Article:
The Manorbier Medieval Landscape Restoration Group reached a proud moment recently completing the restoration of Manorbier Dovecote in collaboration with several organisations including the Pembrokeshire Coast National Park Authority.
The Dovecote, a Grade 1 listed scheduled ancient monument, was built in the 13th century to provide fresh meat and eggs for the inhabitants of the nearby castle and would have been home to approximately 250 birds. The doves and pigeons laid two eggs about six times a year and the young “squabs” were taken when fat, plump and juicy at 4-6 weeks old.
Partial restoration took place in the 19th century but the Medieval building had suffered from many years of neglect. Work to consolidate and preserve the Dovecote was completed in November 2014 by the Manorbier Medieval Landscape Restoration Group with advice from Cadw and the National Park Authority’s Building Conservation Officer.
Group Chairman David Glennerster said: “The work has been made possible by grants from the Pembrokeshire Coast National Park Authority, Cadw, P.A.V.S, Manorbier Community Council, private donations and considerable support from individuals in and around the village as well as the Picton Estate who own the Dovecote. With the help of the Park Authority’s team we have been able to achieve something tangible to help protect our Heritage.”
The Group also worked with the Authority’s interpretation team to install a new information board at the Dovecote together with a Memorial Bench in respect of two founder members of the group who have since passed away.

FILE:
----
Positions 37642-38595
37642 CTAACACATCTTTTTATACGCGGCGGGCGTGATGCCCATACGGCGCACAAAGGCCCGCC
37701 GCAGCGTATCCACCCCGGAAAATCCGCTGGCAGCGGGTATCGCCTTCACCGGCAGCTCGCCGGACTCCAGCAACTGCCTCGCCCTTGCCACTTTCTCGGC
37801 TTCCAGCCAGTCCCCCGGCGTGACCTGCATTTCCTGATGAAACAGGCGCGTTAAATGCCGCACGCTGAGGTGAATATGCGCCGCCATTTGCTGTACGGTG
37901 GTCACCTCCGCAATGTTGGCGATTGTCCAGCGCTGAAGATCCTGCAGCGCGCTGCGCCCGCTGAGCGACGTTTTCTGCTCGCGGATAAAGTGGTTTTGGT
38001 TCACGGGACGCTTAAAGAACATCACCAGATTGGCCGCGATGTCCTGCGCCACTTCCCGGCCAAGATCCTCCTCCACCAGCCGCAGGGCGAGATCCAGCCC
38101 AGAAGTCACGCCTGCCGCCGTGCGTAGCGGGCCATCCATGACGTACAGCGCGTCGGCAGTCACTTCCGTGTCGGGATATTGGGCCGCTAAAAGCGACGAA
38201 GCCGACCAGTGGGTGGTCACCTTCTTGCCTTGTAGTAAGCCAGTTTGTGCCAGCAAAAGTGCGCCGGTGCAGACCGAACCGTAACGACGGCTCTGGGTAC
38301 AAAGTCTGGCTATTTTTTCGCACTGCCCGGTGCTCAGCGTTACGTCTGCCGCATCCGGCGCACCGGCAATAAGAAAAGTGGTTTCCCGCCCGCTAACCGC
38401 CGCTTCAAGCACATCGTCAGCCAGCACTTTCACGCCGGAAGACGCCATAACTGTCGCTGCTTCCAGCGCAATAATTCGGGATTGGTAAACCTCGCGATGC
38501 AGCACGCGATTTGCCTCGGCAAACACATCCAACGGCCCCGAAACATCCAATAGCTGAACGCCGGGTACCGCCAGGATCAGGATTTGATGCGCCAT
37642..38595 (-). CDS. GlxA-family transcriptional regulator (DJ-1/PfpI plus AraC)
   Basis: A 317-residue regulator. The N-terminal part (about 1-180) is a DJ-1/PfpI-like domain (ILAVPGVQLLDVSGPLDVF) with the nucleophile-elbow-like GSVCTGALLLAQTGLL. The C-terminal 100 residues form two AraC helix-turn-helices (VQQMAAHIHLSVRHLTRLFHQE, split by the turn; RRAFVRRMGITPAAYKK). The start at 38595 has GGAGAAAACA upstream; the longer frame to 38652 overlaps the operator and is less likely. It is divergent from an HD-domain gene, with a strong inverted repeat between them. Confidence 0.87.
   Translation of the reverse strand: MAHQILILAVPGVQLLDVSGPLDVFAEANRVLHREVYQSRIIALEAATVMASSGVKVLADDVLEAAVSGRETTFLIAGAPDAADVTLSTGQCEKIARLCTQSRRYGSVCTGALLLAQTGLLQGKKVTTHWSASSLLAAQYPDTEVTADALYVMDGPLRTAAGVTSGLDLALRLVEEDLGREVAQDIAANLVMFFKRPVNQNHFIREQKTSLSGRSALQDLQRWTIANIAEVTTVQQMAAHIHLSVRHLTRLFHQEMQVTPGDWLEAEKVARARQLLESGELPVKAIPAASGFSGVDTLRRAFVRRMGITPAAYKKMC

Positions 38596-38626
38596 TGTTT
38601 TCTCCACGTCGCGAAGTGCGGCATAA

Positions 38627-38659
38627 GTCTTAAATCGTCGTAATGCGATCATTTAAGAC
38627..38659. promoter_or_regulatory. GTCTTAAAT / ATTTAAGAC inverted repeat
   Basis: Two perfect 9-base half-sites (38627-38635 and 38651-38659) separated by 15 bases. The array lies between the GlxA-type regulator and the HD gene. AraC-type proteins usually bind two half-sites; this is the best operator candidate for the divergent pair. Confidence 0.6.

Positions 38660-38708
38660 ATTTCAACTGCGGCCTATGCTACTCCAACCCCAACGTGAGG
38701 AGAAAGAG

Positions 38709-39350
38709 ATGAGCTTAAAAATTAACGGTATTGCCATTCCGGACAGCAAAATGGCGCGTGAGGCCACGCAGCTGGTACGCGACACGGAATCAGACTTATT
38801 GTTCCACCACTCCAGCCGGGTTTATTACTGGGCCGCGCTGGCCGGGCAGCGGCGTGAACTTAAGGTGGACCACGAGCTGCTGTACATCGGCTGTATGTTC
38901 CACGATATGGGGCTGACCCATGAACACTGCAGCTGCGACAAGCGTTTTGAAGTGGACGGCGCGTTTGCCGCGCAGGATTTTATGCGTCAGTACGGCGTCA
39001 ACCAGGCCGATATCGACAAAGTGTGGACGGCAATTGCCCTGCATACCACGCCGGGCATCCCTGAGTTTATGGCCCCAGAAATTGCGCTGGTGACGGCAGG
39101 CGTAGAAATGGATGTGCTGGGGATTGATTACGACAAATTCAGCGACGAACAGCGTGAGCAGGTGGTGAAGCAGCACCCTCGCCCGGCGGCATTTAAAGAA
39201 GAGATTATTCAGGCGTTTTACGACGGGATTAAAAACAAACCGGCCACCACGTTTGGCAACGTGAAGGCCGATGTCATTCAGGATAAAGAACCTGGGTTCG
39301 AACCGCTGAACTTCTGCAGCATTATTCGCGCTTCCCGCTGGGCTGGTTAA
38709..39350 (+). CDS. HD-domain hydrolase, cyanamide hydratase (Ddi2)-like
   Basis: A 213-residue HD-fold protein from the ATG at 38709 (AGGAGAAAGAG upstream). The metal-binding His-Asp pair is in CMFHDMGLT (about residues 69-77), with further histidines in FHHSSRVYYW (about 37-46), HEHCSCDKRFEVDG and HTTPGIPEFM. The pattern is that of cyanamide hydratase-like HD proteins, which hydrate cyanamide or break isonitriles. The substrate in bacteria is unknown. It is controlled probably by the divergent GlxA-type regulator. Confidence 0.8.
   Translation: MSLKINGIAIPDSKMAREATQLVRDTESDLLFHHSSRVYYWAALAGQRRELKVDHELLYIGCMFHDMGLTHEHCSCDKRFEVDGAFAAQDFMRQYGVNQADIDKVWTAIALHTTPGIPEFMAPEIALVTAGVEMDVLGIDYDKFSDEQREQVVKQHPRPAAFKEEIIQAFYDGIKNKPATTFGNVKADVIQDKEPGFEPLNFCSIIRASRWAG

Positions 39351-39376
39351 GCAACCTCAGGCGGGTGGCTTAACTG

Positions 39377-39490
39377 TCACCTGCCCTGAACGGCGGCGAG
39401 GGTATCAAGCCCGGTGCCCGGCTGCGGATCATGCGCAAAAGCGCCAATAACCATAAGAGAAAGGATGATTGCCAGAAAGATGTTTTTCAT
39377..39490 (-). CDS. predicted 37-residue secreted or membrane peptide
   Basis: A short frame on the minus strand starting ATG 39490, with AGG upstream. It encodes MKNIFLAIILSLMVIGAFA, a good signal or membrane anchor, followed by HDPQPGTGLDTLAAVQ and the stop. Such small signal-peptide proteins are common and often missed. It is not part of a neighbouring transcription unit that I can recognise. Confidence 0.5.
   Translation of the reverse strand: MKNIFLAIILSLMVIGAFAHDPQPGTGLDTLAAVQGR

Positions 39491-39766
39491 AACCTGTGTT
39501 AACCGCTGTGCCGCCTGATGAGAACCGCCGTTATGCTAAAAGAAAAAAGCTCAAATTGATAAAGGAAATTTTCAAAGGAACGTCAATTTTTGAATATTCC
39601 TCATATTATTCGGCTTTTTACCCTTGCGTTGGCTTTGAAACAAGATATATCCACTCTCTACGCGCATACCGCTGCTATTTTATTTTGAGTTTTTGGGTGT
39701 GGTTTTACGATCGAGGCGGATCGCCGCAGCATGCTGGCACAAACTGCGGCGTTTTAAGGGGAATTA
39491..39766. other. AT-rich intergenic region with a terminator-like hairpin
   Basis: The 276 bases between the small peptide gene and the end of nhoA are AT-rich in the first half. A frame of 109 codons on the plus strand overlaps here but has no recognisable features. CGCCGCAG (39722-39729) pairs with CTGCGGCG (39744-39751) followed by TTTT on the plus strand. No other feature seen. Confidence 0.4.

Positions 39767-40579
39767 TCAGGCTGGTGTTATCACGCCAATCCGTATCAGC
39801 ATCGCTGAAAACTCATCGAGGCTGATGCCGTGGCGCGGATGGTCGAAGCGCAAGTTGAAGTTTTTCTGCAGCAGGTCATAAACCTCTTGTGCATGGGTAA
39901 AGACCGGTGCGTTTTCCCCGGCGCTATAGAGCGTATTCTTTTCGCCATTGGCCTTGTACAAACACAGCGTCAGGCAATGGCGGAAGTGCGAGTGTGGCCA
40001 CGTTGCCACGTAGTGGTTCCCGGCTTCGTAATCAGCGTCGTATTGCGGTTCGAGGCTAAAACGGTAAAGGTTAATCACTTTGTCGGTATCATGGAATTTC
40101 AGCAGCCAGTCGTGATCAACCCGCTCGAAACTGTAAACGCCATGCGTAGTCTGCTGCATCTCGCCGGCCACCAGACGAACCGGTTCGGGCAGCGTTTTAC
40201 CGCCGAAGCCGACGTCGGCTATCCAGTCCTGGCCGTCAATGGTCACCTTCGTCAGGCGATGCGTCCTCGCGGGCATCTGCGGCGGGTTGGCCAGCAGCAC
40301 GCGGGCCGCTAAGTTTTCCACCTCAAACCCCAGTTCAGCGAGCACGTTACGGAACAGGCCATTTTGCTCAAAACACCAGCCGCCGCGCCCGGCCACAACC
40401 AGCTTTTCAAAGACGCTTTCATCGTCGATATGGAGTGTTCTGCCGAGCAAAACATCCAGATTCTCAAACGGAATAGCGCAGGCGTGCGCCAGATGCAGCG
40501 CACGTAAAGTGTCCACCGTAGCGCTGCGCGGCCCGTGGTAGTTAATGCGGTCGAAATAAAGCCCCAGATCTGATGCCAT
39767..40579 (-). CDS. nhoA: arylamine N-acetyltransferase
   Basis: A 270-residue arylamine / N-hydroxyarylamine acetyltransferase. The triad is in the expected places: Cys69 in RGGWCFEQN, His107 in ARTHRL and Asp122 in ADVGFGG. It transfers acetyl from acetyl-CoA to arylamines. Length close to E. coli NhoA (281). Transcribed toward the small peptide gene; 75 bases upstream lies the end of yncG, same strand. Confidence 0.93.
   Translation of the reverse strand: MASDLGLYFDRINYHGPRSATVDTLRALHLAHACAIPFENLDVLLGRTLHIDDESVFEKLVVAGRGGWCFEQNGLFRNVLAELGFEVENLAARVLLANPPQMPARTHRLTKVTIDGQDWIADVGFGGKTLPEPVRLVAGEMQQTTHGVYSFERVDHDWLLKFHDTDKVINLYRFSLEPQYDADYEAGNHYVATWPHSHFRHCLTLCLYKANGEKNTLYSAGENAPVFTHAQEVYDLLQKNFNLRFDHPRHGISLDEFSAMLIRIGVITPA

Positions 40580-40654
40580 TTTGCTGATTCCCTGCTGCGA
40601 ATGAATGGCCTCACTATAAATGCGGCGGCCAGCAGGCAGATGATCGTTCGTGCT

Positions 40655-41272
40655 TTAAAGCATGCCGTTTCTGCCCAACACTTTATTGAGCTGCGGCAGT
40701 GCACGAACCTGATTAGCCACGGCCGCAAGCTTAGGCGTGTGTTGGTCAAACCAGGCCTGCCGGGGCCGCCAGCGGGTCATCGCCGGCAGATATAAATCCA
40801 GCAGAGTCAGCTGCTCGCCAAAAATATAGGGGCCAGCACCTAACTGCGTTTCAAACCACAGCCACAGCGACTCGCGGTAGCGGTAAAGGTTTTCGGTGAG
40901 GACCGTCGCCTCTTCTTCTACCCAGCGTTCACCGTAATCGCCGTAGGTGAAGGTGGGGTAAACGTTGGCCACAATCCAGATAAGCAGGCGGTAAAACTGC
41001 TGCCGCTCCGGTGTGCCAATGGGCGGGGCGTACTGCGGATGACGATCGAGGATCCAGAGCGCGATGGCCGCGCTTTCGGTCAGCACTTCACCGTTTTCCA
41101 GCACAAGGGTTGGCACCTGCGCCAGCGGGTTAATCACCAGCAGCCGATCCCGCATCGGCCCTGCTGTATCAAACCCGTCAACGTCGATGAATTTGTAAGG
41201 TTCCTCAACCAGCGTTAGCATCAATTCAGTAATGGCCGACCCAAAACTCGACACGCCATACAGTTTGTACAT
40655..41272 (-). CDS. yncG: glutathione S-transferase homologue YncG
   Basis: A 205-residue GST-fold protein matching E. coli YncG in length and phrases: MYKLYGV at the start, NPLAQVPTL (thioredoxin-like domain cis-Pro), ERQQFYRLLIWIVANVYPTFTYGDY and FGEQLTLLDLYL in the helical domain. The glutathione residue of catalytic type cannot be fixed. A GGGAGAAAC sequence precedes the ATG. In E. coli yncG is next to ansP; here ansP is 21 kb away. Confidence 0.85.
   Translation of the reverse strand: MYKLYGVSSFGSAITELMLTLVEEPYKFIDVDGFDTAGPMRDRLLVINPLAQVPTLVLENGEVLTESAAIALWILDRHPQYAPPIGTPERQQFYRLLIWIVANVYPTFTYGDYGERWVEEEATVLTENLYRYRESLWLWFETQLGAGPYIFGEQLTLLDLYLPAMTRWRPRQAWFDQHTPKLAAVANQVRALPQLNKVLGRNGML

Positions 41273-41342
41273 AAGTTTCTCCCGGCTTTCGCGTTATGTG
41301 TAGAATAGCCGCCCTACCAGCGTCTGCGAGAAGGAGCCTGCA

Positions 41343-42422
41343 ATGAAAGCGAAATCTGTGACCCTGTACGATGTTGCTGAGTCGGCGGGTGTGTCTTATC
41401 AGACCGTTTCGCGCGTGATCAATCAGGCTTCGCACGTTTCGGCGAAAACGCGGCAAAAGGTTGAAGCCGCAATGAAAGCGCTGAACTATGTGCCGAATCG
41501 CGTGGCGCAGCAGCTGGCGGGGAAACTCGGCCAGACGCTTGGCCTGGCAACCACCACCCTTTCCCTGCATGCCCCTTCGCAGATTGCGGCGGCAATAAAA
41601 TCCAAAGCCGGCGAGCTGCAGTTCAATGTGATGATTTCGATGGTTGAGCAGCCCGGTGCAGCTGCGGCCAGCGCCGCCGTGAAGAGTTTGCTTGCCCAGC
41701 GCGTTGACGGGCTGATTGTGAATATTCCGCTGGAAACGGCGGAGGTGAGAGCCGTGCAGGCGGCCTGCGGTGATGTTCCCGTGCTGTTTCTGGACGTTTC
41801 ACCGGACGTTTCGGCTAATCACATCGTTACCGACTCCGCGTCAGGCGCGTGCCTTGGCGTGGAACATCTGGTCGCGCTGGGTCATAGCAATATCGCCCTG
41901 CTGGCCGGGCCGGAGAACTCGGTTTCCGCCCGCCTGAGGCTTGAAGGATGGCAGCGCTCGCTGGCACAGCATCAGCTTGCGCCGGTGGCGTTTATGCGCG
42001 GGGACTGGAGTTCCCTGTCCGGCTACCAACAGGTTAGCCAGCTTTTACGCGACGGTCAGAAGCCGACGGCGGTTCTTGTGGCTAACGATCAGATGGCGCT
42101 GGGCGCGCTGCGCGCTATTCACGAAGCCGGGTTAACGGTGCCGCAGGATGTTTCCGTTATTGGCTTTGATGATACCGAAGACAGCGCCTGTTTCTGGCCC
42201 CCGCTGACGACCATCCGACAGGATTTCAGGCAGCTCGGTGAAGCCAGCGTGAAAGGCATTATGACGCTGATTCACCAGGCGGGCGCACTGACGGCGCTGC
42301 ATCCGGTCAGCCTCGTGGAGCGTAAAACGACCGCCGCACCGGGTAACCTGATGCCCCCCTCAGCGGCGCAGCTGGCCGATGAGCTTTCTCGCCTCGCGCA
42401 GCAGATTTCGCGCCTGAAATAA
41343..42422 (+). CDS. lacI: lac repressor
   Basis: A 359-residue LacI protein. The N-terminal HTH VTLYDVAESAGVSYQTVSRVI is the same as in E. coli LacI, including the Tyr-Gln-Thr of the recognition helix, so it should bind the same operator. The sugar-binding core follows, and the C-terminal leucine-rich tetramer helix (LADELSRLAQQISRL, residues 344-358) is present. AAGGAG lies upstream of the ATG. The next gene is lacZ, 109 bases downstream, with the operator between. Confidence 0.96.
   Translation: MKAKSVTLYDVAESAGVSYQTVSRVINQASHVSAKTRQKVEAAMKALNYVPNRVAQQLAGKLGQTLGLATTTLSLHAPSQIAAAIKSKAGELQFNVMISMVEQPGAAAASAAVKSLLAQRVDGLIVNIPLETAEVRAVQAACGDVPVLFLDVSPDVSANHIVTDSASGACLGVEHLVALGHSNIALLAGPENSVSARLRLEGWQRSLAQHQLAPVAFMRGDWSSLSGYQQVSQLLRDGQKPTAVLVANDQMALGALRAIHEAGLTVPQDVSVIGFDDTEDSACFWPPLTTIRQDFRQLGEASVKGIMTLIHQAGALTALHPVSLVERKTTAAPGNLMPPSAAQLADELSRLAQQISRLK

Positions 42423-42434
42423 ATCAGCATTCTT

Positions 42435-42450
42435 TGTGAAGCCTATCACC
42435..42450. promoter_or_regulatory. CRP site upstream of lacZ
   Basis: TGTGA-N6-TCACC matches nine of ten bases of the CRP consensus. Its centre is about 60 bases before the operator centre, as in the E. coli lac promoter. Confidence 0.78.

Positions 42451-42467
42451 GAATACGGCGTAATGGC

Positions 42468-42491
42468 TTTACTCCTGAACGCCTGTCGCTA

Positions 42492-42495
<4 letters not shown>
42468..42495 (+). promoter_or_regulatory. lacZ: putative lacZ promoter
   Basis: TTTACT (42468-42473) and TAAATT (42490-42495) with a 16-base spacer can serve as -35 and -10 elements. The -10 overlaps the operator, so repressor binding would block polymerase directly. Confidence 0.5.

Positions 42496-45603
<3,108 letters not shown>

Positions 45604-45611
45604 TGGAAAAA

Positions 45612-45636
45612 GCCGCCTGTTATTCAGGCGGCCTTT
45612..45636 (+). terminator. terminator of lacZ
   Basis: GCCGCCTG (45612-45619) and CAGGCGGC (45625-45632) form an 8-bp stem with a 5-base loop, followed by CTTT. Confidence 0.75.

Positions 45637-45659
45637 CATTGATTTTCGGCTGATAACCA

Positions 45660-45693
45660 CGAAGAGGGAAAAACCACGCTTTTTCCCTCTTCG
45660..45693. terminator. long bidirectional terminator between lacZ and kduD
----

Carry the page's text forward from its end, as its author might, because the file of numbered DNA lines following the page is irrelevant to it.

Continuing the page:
National Park Authority Building Conservation Officer Rob Scourfield added: “This is a great example of the Authority’s heritage and interpretation teams working with a community group to bring an important part of Manorbier’s history to the attention of the wider public.”
The Dovecote restoration works initially provided for the removal of vegetation, selective re-pointing in lime mortar and the consolidation of the roof. Upon removal of the overgrowth, it was found that the roof was actually tapered in three stages, the uppermost finished in mortared slate.
Further funding was provided by the National Park Authority and Cadw to reinstate the slating, which was in poor repair.
The work to the circular slate roofed Dovecote (one of the largest in Wales with 270 nesting holes) was carried out in two phases by two local contractors, Adrian Gill & Paterchurch Ltd.
The Dovecote – which is fully accessible to the public – is owned by the Picton Estate, which has been fully supportive of the project.